Parasites and Prevention – What You Need to Know!

Parasites and Prevention – What You Need to Know!

If you’ve been noticing the positive temperatures and thinking it may be parasite season, you’re right! Here’s all you need to know about which parasites to be concerned about this year and what to do to protect your furry family members (and your human family members too)!

Ticks

Ticks 1st Photo

Ticks have been making the news for some years now because of their prominence across Canada. Our last two newsletters reported on ticks and the diseases they carry (you can read these articles here and here). Unfortunately, in Ontario, tick-borne diseases have gone from being rare cases to being fairly common. In fact, one of the most reputable laboratories across Canada reported a 382% increase in Lyme disease, 1017% increase in Anaplasma-positive cases, and 1660% increase in Ehrlichia-positive cases from 2012 to 2017! And while we once thought ticks only resided in densely forested areas, our clinic has confirmed cases (specifically Lyme and Anaplasma) where the dogs did not walk through any forested areas. After all, as ticks spread their geographical territory, their only true necessity is a blood-meal from any warm-blooded animal. As ticks hitchhike on birds and other mobile animals, ticks have been able to achieve far-reaching territories that we once thought safe. Also, because our cats and dogs are a main vector to bring ticks into our homes, there is a risk that ticks may choose the relatively hairless humans instead.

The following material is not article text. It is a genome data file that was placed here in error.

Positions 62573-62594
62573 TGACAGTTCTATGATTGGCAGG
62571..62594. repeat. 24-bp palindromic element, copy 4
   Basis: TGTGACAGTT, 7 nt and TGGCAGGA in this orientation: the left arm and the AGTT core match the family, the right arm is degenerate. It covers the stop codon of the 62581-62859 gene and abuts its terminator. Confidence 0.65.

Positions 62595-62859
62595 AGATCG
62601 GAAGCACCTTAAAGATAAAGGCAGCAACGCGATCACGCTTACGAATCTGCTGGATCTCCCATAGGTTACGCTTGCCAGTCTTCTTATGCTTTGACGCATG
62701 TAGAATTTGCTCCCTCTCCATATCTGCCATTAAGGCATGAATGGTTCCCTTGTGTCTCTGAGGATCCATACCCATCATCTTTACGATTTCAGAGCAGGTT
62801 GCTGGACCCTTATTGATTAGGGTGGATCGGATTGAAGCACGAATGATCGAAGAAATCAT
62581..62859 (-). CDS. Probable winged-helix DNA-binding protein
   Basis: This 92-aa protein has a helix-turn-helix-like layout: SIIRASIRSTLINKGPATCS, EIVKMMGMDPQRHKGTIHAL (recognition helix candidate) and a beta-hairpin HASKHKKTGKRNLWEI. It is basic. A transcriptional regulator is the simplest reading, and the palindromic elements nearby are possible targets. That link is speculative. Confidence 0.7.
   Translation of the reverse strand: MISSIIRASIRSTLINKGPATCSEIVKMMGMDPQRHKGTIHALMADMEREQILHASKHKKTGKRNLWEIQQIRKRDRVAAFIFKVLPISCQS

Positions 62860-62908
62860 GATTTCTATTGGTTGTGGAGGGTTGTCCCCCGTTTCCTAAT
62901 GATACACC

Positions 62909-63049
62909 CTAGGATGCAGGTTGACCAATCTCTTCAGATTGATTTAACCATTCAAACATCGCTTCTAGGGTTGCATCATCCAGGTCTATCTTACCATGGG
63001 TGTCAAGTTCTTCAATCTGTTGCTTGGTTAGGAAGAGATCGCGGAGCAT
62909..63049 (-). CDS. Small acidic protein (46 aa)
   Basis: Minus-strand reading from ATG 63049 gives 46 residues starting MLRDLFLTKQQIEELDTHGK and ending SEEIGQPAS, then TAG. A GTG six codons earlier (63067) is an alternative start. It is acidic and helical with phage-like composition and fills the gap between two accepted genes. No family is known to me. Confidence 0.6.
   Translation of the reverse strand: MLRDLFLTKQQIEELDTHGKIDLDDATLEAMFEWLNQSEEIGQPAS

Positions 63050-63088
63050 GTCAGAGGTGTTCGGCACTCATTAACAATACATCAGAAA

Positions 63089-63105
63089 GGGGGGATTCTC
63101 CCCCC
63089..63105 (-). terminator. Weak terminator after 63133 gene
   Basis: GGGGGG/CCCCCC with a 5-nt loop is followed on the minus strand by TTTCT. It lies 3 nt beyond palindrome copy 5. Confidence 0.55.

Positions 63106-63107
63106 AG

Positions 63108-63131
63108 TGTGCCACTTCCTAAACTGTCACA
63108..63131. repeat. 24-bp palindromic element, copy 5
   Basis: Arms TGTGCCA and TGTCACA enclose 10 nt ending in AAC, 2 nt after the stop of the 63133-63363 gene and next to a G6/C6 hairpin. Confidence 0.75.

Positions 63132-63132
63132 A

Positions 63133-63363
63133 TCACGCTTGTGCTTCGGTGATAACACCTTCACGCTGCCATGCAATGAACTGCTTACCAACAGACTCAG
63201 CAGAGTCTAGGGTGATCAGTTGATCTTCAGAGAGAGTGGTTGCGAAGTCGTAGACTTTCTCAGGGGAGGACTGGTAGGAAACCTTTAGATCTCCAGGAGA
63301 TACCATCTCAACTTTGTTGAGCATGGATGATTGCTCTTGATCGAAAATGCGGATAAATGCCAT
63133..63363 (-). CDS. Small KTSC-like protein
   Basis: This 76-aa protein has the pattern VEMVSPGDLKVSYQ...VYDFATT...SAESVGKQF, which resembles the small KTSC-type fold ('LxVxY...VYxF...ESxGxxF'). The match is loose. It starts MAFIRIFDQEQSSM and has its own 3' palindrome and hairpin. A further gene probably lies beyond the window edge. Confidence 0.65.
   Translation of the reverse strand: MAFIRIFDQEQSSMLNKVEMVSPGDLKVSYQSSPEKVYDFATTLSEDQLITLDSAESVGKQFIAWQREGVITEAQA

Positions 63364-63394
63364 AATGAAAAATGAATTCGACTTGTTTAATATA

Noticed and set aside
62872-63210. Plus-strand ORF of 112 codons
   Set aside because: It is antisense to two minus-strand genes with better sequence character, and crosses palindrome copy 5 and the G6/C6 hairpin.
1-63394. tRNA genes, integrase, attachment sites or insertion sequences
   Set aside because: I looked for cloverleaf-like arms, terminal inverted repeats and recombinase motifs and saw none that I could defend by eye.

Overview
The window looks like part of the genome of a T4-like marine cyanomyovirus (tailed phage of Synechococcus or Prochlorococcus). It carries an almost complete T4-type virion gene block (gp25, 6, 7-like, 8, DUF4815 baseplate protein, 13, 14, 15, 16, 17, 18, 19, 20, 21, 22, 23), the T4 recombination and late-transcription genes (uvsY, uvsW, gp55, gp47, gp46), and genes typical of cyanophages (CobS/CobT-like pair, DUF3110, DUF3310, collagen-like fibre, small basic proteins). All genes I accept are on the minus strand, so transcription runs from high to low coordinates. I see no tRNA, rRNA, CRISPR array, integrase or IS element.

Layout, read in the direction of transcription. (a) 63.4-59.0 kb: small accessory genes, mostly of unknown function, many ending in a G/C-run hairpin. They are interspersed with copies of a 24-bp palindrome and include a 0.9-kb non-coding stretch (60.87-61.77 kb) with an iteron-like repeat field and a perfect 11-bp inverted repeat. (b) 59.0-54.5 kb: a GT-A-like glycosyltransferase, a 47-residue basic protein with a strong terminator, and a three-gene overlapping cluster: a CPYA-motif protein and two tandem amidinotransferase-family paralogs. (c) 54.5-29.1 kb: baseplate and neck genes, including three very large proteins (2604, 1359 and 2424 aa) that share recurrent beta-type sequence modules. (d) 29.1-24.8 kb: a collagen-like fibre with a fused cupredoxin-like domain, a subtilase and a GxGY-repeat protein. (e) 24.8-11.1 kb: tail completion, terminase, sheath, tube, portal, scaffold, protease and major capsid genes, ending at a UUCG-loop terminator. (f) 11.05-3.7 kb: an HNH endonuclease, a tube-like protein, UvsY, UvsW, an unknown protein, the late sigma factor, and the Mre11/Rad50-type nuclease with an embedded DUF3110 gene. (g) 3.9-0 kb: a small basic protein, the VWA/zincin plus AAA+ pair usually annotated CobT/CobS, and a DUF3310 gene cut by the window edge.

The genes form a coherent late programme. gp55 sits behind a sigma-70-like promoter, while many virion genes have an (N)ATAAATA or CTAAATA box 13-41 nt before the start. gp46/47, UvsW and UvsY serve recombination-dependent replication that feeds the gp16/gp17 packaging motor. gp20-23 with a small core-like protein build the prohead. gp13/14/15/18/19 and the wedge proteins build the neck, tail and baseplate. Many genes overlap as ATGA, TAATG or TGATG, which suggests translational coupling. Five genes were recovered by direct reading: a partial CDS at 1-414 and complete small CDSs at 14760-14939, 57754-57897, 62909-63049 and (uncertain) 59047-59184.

Ticks 2nd Photo

It was also once thought that ticks are only active between 4-24°C; however, recent research indicates ticks maintain activity as low as 0°C, which means ticks may be active all winter long. So how do we protect our pets and ourselves? The only proven (through extensive research) and safe (through extensive testing) methods are veterinary-grade tick preventatives. Other tick preventatives have not undergone the rigorous research and testing that verifies the quality and safety of the product. There are no “natural” tick preventatives that work; in fact, these treatments generally provide consumers of a false sense of security but with essentially zero protection. Tick preventatives come in either monthly topical treatments or chewable tablets that may be given monthly or every three months. There are significant benefits to topical treatments, as they provide a “force field” of protection, which cause most ticks to die off very shortly after coming into contact with our furry family members. Topical tick prevention is also a mosquito repellent. Chewable options work once the ticks attach and feed, which causes the tick to ingest the toxin in the preventative and die. How long our pets need protection really depends on the weather. As ticks are active at cooler temperatures than we expected, it is recommended that you follow the temperatures closely and treat your pet as often as needed (and this may mean you’ll be using preventatives all year round). Please contact us today to talk about which options would be best for your furry companion!

Heartworm

Heartworm 1st Photo